Watch a group of kids these days, and invariably, you will see them marching around like robots, their eyes glued to an electronic device while their fingers tap away madly on buttons and keys. But not Kat Kearns’ students.
For starters, being only four and five years old, they are too young for smartphones and electronic devices. The other reason her kids have yet to be enslaved by electronic gadgets, however, is because she has found much better ways to keep them engaged. I recently discovered this following a recent field trip made by Kat’s class, to Rabbit Lake in Kenora, which is just a short walk through the park-like woods behind École Ste Marguerite Bourgeoys, where Kat is the kindergarten teacher.
During a recent field trip, some of the kids waded out into the warm water and captured a beautiful fish with an orange and aquamarine dorsal fin and a rainbow-hued body. And their curiosity got the better of them. That is how I became involved. Kat is a friend of my daughter, Sarah, who sent me an image of the fish. The kids were enthralled with their catch and wondered if I could help identify it.
The size, shape and external features clearly suggested it was a member of the darter family, and the colourful flanks hinted that it might be a rainbow darter. But Kenora is well outside the geographical range of the species, whereas Iowa darters are common.
I am anything but an expert on fish identification, however, so I contacted two good friends—Dr. John Casselman and Nick Baccante—both former Ontario Ministry of Natural Resources colleagues, who are much more experienced than me.
If John’s name sounds familiar, it is because he was the Senior Research Scientist with OMNR where he specialized in population dynamics and the age, growth, and production in fish. Most anglers know him better, though, for the groundbreaking Muskie Cleithrum Project that he and the late Dr. Ed Crossman, from the Department of Ichthyology and Herpetology at the Royal Ontario Museum, initiated in the 1980s and early 1990s. Many others will recall that John was honoured with the prestigious American Fisheries Society Award of Excellence for his lifetime contribution to fisheries’ science.
Nick, on the other hand, worked in the OMNR Thunder Bay office, at the same time I was there. He was Dr. Peter Colby’s assistant, and a key member of Ontario’s walleye research program, where he literally helped write the book on walleye, contributing mightily to the Biological Synopsis of Walleye, published by the United Nations’ Food and Agriculture Organization. I remember spending many an hour in Nick’s office, pestering him with questions about walleye behaviour, and why the fish do what they do. He later moved out to British Columbia, and headed up much of the fine fisheries management in that province.
But get this: When I sent the image of the fish that the kids had caught, enlisting John and Nick’s help in identifying it, the first comments I received back from them were anything but scientific. In fact, they were reflections on earlier memorable times.
“You can’t beat kids wading in streams, if you want great observations,” John said. “It brings back fond memories of my early days. I don’t know if I ever told you, but a number of years ago, by chance, I was involved with Grade 1 and 2 students in Kingston on the eel story. It was truly one of my most enjoyable presentations and associations. Kids can be easily hooked by fish.”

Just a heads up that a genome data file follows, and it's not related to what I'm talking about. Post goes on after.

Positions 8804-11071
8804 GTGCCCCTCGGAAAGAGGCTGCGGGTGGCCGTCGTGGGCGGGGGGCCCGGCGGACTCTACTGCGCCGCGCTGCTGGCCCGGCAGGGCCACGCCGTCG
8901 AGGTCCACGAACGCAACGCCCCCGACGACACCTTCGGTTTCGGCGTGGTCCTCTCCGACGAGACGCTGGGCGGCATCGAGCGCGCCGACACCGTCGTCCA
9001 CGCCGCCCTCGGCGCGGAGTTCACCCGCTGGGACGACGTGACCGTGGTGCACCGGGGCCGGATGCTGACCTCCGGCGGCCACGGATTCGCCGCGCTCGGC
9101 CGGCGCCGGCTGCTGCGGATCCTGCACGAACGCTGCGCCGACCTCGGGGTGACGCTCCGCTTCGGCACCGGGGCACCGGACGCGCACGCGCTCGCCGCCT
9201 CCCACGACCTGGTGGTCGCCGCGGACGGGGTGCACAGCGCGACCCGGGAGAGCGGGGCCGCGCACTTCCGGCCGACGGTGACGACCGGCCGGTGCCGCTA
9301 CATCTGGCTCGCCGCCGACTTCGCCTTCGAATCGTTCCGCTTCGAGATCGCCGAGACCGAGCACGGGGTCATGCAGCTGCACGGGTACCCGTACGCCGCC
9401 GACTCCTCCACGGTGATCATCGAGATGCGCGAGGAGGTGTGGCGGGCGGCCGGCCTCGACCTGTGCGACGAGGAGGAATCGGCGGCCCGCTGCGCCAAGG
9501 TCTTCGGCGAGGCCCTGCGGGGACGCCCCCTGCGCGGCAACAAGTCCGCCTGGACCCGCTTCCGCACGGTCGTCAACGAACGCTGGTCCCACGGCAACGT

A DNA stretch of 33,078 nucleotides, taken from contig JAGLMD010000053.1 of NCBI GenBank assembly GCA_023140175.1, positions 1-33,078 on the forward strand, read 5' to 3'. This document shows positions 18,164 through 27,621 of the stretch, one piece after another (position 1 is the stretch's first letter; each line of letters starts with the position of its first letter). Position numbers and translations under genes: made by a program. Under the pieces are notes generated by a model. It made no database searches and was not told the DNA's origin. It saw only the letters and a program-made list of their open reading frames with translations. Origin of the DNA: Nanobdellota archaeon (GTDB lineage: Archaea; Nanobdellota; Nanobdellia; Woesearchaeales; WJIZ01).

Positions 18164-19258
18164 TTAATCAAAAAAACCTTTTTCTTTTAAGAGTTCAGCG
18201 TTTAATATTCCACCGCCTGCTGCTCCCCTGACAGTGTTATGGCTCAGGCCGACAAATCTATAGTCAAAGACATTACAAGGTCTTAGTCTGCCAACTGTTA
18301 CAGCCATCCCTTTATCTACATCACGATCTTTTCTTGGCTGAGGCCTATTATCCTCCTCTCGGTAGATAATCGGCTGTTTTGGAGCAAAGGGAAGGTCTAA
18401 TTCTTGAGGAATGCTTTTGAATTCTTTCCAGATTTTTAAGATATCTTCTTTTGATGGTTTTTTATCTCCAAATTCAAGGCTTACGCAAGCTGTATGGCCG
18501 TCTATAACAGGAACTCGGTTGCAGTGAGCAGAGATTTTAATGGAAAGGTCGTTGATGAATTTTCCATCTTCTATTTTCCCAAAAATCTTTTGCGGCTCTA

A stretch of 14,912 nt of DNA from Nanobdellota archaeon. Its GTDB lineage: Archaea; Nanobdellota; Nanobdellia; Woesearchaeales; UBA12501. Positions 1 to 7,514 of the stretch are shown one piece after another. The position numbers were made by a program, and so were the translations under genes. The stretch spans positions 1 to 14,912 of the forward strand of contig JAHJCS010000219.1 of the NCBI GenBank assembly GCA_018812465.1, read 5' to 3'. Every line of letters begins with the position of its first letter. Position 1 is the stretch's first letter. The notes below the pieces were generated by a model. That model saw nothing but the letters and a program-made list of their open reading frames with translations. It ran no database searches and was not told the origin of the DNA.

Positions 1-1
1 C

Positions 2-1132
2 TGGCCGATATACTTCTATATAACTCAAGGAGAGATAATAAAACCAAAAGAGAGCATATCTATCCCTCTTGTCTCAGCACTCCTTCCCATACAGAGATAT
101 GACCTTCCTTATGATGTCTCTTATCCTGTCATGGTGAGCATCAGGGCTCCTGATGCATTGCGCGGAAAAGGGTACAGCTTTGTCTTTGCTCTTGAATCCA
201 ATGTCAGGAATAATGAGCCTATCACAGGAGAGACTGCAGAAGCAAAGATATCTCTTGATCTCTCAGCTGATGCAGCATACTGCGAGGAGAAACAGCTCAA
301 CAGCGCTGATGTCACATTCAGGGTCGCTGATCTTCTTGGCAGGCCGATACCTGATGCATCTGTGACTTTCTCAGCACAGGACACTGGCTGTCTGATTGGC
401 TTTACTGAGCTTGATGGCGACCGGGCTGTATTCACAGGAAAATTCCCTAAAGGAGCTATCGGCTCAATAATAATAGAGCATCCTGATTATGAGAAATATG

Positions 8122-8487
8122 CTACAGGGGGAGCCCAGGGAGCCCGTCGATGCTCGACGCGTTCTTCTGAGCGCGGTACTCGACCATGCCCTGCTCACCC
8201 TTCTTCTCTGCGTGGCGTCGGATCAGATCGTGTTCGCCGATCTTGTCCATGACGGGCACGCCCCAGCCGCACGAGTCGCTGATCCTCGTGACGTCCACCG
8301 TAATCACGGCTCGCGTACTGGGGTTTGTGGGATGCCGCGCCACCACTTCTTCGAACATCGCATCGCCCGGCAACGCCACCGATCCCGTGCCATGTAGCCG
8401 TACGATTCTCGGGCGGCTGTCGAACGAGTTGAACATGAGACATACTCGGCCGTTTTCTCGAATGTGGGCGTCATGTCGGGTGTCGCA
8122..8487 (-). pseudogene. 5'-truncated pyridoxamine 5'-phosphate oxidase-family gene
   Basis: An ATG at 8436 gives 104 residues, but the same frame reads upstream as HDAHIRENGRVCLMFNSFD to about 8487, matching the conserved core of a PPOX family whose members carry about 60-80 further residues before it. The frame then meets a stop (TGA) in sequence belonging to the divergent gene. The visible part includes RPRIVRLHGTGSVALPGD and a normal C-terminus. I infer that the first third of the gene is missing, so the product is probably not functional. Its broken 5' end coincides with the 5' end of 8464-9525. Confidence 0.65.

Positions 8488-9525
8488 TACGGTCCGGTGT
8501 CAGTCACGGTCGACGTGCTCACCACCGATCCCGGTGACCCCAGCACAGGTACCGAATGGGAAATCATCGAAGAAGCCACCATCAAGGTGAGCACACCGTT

Nick’s initial comments were also about wading in lakes and rivers catching small fish. “I caught darters around Thunder Bay,” he said, “and kept them in an aquarium because they are so colourful. I used to create a current in the aquarium with a diffusing bubbler and keep all sorts of darters.”
If you are wondering where I am going with all this, let me say that starting tomorrow is Canada’s National Fishing Week (June 29 to July 7), a program dedicated to encouraging Canadians to get outdoors and enjoy our angling heritage.
“Fishing is a great way to spark an interest in our natural resources and in ways we can protect them,” says Mike Melnik, Managing Director of the Canadian Sportfishing Industry Association, which is one of the hundreds of supporting members (along with the federal, provincial and territorial governments) of the week-long celebration. “Fishing has been a part of Canada from the beginning, both as a means of sustenance and as a leisure activity. It’s a heritage pastime and a tradition that deserves to be promoted, fostered, and celebrated.”
I should mention, too, that there are a huge number of events going on across the country and you can even fish licence-free in some jurisdictions. To learn all of the details, simply click HERE.
And I am going to sweeten the pot even further. For starters, with the support of the National Fishing Week folks, I am going to donate a brand new fishing rod-and-reel combination to Kat Kearn, to present to one of her deserving and budding young fisheries scientists. And I am also going to give away two more rod-and-reel combinations to readers. All you have to do to enter is post HERE on my Facebook page, an image of your favourite youngster engaged in a fishing-related activity. It could be a photo of them trapping minnows like one of Kat’s kids, or your youngster’s first fish. It really doesn’t matter so long as it is a youngster engaged in fishing.
I’ll draw the winners’ names and make the announcement on Monday, July 8th.
Oh, yes, and now the drum roll, please, for the identification of the fish that Kat Kearn’s kids caught in Rabbit Lake. According to another great friend of fish, Dr. Nicholas Mandrak, Associate Professor in the Department of Biological Sciences at the University of Toronto, it is a male Iowa darter dressed out in his finest spawning regalia.
And here is what Kat Kearn’s kids put together to help identify it. I am still in shock that these youngsters are in kindergarten. Our future is bright.